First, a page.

The mental steel and the sound backfoot-defence that brought the connoisseurs to their feet were not just confined to the impressionable Indian fledglings who basked in Dravid’s aura. Australia’s go-to man these days, James Faulkner was an unheard name in the cricketing world in the summer of 2013.The Tasmanian had India’s former No 3’s full backing through the IPL with little experience behind his belt, but performed admirably for his captain, rising to the occasion with disciplined left arm pace.

However it is Faulkner’s batting that has made the world stand up and take notice of him with his astounding attack on Ishant Sharma in Mohali and a brilliant century in Bangalore albeit in a losing cause in the One Day Internationals (ODIs) against India in late 2013. His finishing abilities came to the forefront yet again after guiding Australia to an improbable win against England recently. The Aussie all-rounder had lavish praise on Dravid’s motto of keeping things simple and from the looks of it, it seems to have rubbed off on him and now Australia has great hopes from Faulkner for their future.

Sri Lanka too might have stumbled on a goldmine in Kusal Perera. In the CLT20 final against Mumbai, Dravid, sacrificing his own position up the order sent Perera to open, chasing a huge total. The Sri Lankan opener ran himself out after a couple of glorious shots. Since then, Perera has been given the vote of confidence from the Sri Lankan team management and has since gone from strength to strength in the one-day circuit with a style that is uncannily similar to his role model, Sanath Jayasuriya.

Karnataka recently won back the Ranji Trophy after a gap of 15 years and leading the charge was 21-year-old wicketkeeper batsman Lokesh Rahul. Dravid has been a father figure to the prolific Karnataka youngster and has regular conversations with his younger namesake. The humility and willingness to iron his technique is already visible, despite a stellar start to domestic cricket.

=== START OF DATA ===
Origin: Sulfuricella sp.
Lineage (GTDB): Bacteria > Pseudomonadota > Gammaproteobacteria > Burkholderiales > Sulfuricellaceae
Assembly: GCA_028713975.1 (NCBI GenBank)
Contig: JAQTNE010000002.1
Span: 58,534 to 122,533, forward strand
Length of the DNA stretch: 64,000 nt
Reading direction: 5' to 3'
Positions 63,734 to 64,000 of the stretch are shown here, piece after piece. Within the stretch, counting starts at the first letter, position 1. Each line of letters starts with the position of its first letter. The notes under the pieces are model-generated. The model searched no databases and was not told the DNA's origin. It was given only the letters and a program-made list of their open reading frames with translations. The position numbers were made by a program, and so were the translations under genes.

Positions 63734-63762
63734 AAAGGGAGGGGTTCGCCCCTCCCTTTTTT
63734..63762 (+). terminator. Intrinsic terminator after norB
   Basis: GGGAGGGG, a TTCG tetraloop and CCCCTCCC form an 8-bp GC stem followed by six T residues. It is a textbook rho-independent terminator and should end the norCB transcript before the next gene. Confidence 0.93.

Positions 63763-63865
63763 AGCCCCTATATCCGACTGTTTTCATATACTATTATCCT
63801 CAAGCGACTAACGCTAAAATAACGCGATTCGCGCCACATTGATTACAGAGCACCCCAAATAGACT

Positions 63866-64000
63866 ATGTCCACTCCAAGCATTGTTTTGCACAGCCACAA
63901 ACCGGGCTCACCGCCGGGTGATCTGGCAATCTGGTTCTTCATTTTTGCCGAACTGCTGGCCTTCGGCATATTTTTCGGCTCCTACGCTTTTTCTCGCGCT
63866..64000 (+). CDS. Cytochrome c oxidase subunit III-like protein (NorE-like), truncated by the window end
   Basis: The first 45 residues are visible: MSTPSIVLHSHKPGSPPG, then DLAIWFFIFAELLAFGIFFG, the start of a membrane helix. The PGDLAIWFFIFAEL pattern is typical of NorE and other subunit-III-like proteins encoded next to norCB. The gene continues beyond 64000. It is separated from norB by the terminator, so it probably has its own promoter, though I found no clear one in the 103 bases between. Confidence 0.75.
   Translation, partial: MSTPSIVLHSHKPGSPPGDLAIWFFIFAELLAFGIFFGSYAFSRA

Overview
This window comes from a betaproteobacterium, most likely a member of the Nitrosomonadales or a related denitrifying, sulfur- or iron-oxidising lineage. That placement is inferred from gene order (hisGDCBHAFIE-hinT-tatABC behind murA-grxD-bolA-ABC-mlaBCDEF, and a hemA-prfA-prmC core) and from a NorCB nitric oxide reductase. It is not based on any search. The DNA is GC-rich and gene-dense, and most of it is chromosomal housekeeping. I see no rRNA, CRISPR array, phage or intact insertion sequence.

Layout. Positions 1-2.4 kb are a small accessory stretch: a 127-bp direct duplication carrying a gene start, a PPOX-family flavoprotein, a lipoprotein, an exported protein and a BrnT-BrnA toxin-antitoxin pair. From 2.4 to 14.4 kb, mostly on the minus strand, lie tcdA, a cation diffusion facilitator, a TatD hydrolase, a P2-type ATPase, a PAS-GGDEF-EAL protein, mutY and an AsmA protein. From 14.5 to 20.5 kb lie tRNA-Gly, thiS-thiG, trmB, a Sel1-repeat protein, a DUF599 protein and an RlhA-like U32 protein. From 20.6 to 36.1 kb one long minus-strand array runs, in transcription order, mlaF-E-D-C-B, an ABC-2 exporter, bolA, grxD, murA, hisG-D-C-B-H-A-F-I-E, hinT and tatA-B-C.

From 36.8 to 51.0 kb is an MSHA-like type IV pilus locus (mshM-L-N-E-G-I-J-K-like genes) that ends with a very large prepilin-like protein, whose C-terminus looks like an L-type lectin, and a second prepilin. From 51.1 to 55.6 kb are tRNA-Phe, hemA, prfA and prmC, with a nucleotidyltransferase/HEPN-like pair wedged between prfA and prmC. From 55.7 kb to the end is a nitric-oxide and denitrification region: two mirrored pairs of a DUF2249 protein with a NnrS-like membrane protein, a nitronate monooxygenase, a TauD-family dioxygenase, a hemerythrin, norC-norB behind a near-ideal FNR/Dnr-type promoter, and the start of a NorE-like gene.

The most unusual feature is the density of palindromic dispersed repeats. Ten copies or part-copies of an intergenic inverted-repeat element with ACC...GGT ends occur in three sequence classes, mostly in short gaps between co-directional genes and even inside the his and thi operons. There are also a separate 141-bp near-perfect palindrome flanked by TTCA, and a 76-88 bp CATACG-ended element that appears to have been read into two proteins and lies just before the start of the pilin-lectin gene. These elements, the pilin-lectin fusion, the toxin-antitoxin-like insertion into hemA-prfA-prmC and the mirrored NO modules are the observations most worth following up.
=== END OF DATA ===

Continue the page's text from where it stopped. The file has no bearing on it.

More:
It has not been two years since his retirement but Dravid’s abilities to instill confidence and fine tune the technical abilities of players is not something too many former cricketers can boast of. Unofficially, many other cricketers would have also benefitted with the Dravid-effect but that is a thought best left to imagination.

Dravid is regularly called to coaching camps and clinics for pointers on different aspects of batting and given the selflessness and magnanimity of the man, and he willingly imparts knowledge and still remains oblivious to his iconic stature in India and world cricket history and his massive legion of fans.

Will team India toy with the Idea of having Dravid as the coach in the near future? Surely a mouth watering prospect but it has not been talked about in length and the Padma Bhushan awardee has also not been receptive with the idea for now atleast.

Dravid can now stake a major claim in the rise of many of the young Indians under his tutelage or even otherwise but one can bet he would walk away from the spotlight and let his ‘pupils’ do the talking for him, just like he did with his bat in his playing days—after all, that is one is of the true hallmarks of the Dravid-effect.

(R Vishal is a journalist and an alumni of the Asian College of Journalism. He can be followed on Twitter @vishhell)